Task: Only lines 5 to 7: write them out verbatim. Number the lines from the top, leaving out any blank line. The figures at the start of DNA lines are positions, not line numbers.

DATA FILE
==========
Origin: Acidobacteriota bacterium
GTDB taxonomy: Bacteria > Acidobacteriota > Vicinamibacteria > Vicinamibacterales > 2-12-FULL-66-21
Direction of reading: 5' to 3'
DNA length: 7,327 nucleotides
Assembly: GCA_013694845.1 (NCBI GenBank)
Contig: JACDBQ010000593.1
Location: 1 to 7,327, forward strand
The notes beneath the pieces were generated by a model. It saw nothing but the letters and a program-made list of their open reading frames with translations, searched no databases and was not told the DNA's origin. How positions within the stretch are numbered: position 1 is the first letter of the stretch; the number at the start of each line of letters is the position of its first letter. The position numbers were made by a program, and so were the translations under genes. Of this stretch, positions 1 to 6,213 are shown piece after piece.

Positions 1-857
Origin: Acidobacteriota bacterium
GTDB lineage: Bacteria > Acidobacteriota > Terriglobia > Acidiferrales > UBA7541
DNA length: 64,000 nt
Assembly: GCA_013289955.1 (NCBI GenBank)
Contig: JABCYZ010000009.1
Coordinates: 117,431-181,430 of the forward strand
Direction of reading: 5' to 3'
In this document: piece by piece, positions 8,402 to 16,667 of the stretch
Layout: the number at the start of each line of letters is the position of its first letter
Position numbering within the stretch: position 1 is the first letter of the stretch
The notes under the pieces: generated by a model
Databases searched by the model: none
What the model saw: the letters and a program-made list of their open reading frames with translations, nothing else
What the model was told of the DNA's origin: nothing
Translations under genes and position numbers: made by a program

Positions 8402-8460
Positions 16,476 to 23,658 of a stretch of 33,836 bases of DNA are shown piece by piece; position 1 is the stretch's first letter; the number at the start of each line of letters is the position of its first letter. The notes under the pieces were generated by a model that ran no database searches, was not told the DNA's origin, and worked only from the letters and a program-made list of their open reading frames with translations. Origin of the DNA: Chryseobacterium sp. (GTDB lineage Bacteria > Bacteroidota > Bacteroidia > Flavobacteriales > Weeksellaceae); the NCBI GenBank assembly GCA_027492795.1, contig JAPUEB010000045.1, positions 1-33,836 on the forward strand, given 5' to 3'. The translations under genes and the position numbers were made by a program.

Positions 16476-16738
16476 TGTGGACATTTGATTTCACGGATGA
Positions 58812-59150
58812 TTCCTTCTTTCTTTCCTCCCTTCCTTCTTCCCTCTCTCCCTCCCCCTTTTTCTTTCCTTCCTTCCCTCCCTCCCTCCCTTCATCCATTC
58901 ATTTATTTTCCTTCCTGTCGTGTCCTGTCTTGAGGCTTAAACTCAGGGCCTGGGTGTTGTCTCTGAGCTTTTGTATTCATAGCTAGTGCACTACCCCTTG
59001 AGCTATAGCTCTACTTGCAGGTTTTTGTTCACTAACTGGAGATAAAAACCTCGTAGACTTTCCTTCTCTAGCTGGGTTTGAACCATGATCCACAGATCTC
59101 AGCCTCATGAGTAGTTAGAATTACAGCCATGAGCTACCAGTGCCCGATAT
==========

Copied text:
Assembly: GCA_013694845.1 (NCBI GenBank)
Contig: JACDBQ010000593.1
Location: 1 to 7,327, forward strand